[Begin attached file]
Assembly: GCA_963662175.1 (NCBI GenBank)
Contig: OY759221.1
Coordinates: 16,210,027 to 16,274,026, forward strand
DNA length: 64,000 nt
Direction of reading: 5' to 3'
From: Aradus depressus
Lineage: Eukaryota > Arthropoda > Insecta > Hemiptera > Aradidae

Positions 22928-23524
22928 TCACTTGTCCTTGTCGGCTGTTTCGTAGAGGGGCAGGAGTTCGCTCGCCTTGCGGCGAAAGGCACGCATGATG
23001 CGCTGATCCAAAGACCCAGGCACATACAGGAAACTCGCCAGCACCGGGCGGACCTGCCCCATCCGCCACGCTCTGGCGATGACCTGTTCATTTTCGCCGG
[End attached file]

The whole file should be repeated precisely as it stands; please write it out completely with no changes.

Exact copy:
Assembly: GCA_963662175.1 (NCBI GenBank)
Contig: OY759221.1
Coordinates: 16,210,027 to 16,274,026, forward strand
DNA length: 64,000 nt
Direction of reading: 5' to 3'
From: Aradus depressus
Lineage: Eukaryota > Arthropoda > Insecta > Hemiptera > Aradidae

Positions 22928-23524
22928 TCACTTGTCCTTGTCGGCTGTTTCGTAGAGGGGCAGGAGTTCGCTCGCCTTGCGGCGAAAGGCACGCATGATG
23001 CGCTGATCCAAAGACCCAGGCACATACAGGAAACTCGCCAGCACCGGGCGGACCTGCCCCATCCGCCACGCTCTGGCGATGACCTGTTCATTTTCGCCGG